David Bourget (Western Ontario)
David Chalmers (ANU, NYU)
Rafael De Clercq
Ezio Di Nucci
Jonathan Jenkins Ichikawa
Jack Alan Reynolds
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Minerva - An Internet Journal of Philosophy 14:12-35 (2010)
Jürgen Habermas has emerged as a sharp, and occasionally harsh, critic of the Bush administration’s policies since the Iraq war. Habermas has developed this critique in several of his short pieces and interviews, some of which are available in fine collections in both English and other languages. However, the occasional and journalistic character of Habermas’ political interventions often hide the theoretical basis of his critique. In this paper, I argue that Habermas’ critique of the Bush administration’s foreign policy emanates from, and is founded upon, his conception of modernity, and specifically his views about the relationship between “particularity” and “generality.” The purpose of this essay is to demonstrate how Habermas’ critique can actually be read as a critique of particularism, which Habermas sees operating behind American (and British) foreign policy, and which, in his view, compromises the key achievements of modernity (especially in its Kantian version.)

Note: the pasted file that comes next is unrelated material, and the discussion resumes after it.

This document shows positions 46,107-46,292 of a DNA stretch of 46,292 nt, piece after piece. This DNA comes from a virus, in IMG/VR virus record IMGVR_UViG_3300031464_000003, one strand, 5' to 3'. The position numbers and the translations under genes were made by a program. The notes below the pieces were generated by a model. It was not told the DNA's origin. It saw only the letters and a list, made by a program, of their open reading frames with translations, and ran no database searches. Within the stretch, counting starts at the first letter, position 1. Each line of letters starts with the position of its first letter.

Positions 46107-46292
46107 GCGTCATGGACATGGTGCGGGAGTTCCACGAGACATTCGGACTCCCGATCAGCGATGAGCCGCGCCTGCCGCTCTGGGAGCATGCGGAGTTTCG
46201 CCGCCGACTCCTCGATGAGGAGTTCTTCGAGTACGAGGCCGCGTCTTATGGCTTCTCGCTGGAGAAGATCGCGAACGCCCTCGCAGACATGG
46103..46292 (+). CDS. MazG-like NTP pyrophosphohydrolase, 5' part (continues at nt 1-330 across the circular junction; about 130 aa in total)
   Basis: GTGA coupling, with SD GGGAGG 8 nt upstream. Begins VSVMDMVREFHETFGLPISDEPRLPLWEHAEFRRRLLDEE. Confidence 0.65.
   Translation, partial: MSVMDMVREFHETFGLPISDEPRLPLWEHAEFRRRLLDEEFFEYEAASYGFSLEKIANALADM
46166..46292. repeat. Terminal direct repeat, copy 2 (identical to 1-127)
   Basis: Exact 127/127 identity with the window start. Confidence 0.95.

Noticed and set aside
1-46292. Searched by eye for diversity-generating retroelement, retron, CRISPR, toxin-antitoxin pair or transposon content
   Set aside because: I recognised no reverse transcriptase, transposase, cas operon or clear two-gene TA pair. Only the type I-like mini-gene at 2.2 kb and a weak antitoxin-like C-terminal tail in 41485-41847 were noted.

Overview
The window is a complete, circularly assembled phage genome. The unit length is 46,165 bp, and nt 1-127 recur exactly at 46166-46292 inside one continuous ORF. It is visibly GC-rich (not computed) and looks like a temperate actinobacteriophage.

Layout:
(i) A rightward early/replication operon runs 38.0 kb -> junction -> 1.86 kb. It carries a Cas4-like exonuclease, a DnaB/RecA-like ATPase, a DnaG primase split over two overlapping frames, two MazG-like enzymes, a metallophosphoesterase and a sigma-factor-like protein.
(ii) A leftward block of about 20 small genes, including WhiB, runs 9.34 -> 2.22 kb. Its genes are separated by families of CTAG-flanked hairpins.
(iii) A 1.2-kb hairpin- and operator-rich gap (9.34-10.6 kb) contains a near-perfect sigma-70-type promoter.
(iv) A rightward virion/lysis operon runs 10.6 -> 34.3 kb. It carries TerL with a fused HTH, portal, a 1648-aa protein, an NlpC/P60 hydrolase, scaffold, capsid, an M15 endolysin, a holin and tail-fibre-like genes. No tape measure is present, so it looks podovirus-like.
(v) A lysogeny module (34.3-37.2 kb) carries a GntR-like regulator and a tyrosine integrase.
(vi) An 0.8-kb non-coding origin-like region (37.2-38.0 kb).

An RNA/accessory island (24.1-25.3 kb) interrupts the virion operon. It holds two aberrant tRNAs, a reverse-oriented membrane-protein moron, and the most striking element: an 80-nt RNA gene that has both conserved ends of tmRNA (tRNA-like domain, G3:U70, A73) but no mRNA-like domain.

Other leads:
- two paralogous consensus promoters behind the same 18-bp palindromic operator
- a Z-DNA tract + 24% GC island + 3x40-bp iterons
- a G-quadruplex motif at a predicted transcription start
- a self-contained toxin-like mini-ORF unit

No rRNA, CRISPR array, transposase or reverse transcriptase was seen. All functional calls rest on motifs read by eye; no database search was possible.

|Keywords||Habermas Kant modernity generality particularity universalism America Iraq world republic liberalism|
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